IRAQ was a curiously complicated country; one uses the past tense because of the turmoil the country is going through and the likelihood that the Islamic State of Iraq and the Levant militia will ensure its break-up.
The tragedy that is unfolding had its genesis in the period after World War I when Britain and France sliced and diced up the Middle East, often at right angles, to satisfy imperial ambitions and reward those who had supported them during the conflict.
In the process, many tribes found themselves forced to join countries which were really not attuned to their beliefs or their culture. The classic example is the people who lived in the Shouf Mountains and the Bekaa Valley, areas which today are part of Lebanon.
These people would have been much more at home in Syria but pressure on France by the Maronites for more land mass and population – these are always seen as guarantees against an invasion by a neighbour – resulted in them being made part of Lebanon.
When so many tribes which hate each other are crammed close to each other in a country, only a strongman, a dictator, can prevent civil war breaking out. Saddam Hussein performed this role admirably; and, apart from being brutal to his enemies and eliminating them clinically, he looked after his people pretty well. There was 95 per cent literacy in Iraq, every child was immunised, everybody had potable water, religious minorities were not harassed and the country was prosperous due to its oil wealth.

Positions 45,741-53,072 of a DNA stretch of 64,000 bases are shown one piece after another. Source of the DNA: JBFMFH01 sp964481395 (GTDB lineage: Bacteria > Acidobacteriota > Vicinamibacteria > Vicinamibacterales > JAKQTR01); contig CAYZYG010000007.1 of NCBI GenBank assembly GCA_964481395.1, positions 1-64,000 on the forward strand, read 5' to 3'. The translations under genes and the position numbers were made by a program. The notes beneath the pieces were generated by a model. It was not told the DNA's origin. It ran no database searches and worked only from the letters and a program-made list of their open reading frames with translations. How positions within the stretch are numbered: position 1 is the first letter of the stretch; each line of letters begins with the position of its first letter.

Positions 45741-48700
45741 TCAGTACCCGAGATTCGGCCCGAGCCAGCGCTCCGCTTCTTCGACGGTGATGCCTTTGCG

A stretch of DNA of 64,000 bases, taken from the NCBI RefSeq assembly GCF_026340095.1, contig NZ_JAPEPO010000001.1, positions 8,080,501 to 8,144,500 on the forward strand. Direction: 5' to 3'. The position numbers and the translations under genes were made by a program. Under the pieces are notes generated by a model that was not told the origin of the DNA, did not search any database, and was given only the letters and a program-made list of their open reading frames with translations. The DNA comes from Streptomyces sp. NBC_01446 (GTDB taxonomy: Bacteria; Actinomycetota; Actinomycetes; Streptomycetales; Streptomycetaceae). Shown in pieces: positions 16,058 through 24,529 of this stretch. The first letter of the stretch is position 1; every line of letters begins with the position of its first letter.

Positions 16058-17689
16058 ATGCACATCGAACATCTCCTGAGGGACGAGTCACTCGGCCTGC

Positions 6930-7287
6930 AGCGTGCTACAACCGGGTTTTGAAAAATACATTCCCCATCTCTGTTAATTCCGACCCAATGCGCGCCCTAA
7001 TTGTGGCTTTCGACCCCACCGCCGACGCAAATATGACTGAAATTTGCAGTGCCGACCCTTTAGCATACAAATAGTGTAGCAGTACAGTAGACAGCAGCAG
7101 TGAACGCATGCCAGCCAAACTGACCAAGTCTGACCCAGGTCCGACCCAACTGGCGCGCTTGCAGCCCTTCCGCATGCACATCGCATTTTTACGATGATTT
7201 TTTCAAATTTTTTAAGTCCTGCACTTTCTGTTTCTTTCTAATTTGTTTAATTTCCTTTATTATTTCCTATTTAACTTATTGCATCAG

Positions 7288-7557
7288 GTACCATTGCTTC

Once the Americans started lusting after the oil in Iraq, and invaded in 2003 under false pretenses, they destroyed the entire structure of government and all the strictures that Saddam had imposed. Every tribal leader could now say what he wanted and act it out too. All the old hostilities and hatred had a chance of free expression.
It is, thus, not surprising that various factions have taken the chance to express themselves and try to rule over the rest. The Shias have taken power and form the government which is now looking very shaky. Various other groups have indulged in violence to settle old scores.
And now, the grand encore, the ISIL is slowly taking over town by town and is close to Baghdad. ISIL is the rump of the Al Qaida movement in Iraq which was reduced greatly due to attacks by American forces who acted on intelligence provided by Sunni groups opposed to it. The rump moved into Syria and has been rejuvenated by the conflict in that country. Now it has moved back into Iraq.
No matter where the Americans put their fingers and try to meddle, they create nothing but a mess.